DENVER - Flags were flying at half-staff over the Colorado Capitol and other government buildings Monday, the 10th anniversary of the Columbine High School shooting massacre.
The school was closed Monday, the same as every year on April 20. Flags flew at half-staff at the Colorado Capitol and other government buildings Monday to commemorate the anniversary of the massacre. Other events planned to honor the shooting victims included a memorial service Monday night at Clement Park adjacent to the school in the south Denver suburbs, and a "lie-in" to push the case for gun control was planned at the Capitol.
A memorial service at the Columbine Memorial at Clement Park Amphitheater will include a private service for the victims' families, in addition to speakers, musical performances, and a videotaped message from former President Bill Clinton.
Twelve students and a teacher were killed and 23 others were injured before gunmen Eric Harris and Dylan Klebold killed themselves.
The remembrance began with a candlelight vigil Sunday evening at the memorial site at Clement Park in Littleton. An estimated 1,200 people came to reflect upon that day on April 20th, 1999.
There weren't any formal speakers or even music played but people got the chance to pay their respects in their own way. "I think people will be thinking about that day, where they were, how they felt, just remembering what happened," said Mallory Sanders, granddaughter of victim Dave Sanders.
For some it was hard to come back to the site and remember the 13 victims who lost their lives but at the same time it was comforting to know that their community is still so close.
Columbine shares a bond, one that only they can understand. "I drive by the school frequently and it's one of those things that I'll never forget, it's never going to leave me, says former student Jennifer Reeves.
Thinking back on that day for many isn't easy. But knowing that people will never forget puts their pain at ease.
"It's a good sign that people haven't forgotten," said former student Richard Green.
A steady stream of visitors walked slowly around the Columbine Memorial in a park next to the school in Denver's southern suburbs. Wildflowers or florists' bouquets rested on each of the tablets bearing the victims' names.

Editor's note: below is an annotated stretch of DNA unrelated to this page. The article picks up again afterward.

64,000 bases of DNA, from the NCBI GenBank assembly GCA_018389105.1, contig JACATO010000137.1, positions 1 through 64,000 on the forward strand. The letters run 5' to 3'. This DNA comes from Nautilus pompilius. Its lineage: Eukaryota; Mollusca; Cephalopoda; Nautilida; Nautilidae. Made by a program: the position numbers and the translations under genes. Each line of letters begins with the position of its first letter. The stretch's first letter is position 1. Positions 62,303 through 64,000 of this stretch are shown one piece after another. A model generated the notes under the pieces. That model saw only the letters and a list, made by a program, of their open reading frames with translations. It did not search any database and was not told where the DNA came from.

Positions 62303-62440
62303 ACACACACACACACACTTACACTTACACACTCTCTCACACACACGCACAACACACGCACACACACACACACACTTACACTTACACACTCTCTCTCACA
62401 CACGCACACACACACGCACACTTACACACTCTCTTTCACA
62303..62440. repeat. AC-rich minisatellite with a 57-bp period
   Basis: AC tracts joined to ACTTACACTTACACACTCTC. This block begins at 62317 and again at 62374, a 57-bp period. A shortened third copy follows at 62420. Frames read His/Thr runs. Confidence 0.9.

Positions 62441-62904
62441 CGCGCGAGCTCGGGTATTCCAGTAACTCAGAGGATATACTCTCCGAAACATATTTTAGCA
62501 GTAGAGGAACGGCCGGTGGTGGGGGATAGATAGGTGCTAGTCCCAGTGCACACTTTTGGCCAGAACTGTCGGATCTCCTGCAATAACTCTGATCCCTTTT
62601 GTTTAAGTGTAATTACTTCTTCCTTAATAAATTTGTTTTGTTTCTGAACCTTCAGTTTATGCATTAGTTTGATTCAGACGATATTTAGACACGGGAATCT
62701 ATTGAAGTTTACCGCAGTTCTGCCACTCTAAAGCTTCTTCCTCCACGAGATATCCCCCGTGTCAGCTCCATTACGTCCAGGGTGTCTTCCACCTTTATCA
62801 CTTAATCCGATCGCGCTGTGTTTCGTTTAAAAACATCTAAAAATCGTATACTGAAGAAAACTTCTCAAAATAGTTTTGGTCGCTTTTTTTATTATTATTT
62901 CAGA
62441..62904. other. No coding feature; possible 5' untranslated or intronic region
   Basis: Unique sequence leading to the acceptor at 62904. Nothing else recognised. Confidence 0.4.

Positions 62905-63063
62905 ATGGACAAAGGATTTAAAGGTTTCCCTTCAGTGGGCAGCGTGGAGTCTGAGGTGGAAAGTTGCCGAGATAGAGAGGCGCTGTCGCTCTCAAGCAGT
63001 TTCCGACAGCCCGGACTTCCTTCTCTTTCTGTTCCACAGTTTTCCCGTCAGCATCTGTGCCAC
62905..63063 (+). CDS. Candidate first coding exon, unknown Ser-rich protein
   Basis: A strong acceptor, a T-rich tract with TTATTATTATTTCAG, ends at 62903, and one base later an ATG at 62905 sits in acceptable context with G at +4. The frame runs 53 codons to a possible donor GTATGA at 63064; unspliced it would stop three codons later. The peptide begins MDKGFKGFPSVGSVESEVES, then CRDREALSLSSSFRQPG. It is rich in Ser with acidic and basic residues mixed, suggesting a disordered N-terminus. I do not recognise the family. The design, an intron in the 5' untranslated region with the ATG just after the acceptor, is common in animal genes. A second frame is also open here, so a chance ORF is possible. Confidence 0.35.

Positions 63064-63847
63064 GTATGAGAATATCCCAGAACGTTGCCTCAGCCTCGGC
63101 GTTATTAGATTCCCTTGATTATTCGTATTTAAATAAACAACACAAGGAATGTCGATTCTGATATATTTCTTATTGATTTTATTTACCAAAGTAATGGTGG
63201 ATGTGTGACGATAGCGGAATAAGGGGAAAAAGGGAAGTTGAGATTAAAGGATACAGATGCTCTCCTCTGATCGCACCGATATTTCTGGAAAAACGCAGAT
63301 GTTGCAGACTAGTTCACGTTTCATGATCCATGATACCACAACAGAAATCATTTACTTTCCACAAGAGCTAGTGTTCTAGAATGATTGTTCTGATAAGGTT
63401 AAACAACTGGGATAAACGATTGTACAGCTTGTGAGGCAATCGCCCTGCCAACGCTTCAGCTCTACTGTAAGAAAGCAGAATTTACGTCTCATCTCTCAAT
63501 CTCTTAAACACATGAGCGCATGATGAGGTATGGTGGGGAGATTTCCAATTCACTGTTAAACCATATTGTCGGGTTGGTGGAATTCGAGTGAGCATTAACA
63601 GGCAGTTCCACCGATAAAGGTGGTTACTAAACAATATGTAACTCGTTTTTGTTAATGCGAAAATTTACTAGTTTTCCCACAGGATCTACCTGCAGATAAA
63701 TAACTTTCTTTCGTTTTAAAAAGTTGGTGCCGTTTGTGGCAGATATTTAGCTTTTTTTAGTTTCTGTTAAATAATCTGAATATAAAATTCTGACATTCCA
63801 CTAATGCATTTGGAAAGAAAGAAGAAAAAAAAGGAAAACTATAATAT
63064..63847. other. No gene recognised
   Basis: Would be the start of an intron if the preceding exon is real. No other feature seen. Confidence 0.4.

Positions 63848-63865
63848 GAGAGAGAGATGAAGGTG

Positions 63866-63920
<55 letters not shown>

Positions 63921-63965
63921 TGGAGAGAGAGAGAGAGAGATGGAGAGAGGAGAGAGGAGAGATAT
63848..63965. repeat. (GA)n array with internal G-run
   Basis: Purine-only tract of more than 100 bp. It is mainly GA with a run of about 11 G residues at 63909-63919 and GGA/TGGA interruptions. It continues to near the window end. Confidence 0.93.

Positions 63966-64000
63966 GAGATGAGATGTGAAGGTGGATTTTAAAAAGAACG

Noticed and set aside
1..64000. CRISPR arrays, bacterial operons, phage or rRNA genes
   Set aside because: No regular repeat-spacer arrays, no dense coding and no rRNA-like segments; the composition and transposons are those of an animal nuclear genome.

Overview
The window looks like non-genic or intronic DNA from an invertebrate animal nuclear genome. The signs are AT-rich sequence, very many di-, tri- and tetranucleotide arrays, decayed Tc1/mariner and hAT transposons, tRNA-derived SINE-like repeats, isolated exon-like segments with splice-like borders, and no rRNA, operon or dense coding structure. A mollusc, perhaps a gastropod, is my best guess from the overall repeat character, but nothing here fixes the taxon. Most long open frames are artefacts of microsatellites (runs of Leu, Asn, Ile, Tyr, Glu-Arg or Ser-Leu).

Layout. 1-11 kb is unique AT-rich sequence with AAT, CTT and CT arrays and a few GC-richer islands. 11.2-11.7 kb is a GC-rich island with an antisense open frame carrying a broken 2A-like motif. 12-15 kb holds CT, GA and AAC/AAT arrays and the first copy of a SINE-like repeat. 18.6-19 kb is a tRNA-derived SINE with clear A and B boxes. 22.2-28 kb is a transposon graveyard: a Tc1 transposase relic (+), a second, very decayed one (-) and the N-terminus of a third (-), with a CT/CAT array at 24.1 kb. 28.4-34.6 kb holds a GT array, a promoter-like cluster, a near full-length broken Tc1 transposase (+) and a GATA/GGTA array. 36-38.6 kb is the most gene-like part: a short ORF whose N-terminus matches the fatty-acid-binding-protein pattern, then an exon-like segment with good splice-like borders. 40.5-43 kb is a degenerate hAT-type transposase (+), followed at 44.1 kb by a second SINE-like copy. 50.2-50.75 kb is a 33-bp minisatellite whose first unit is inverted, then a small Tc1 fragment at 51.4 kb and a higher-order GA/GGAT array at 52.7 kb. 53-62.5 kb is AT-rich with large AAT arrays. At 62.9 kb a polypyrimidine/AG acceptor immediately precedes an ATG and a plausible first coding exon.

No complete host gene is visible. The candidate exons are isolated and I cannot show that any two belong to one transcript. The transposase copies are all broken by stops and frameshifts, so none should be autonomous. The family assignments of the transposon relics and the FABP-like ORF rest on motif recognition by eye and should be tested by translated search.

The high school will be closed on Monday, the anniversary of the attack, and a private service for families of victims was planned Monday night at the memorial.
Two Columbine students opened fire on the morning of April 20, 1999, killing 12 students and a teacher. About two dozen other people were injured before the gunmen killed themselves.
"It is a time for the community to come back together again as they did following the shootings 10 years ago," said organizer Kirsten Kreiling, president of the Columbine Memorial Foundation.
The event stirred conflicting emotions for Shelly Jenkins, 25, who said she was in the cafeteria that day but escaped unhurt when she and other students were told to take cover by teacher Dave Sanders, who was killed.
"Happy about them being remembered the way they should be, but sadness that it happened at all," Jenkins said.
Charles Campbell, 58, attended the vigil with his daughter, who was a junior at Columbine at the time of the shooting. His daughter, who declined to give her name, was not hurt.
"We were one of the lucky ones," Campbell said. He said he didn't have any special words for his daughter on the night of the vigil. "These kids, they've progressed and dealt with their grief on their own. I don't think there's anything I can add," he said.
Denise Rucks, 53, who was visiting from Parker, 15 miles south, said she felt reverence and peace during the event. She was teaching at a high school in a neighboring county that day.
"You get so many different memories, both as a parent - you look at it from that perspective - as a teacher. What if it had happened at my school? Would I have been able to protect my students?"
The Columbine Memorial is a broad oval nestled into a hill that overlooks the school. An outer wall, called the Ring of Healing, includes a fountain and quotes from survivors and others, including former President Bill Clinton.
A smaller inner circle, called the Ring of Remembrance, includes tablets devoted to each of the 13 victims and inscriptions written by their families. A ribbon reading "Never Forgotten" is etched on the walkway in the inner circle.
The memorial cost about $2 million, including about $400,000 in donated materials and services. Clinton, who was president at the time of the shootings, was a major supporter of the memorial, making two trips to Colorado to raise money for the project and donating $50,000 himself.
It was dedicated in September of 2007 with a ceremony that included the release of 213 doves. Sunday's observance was the first such vigil at the site, Kreiling said.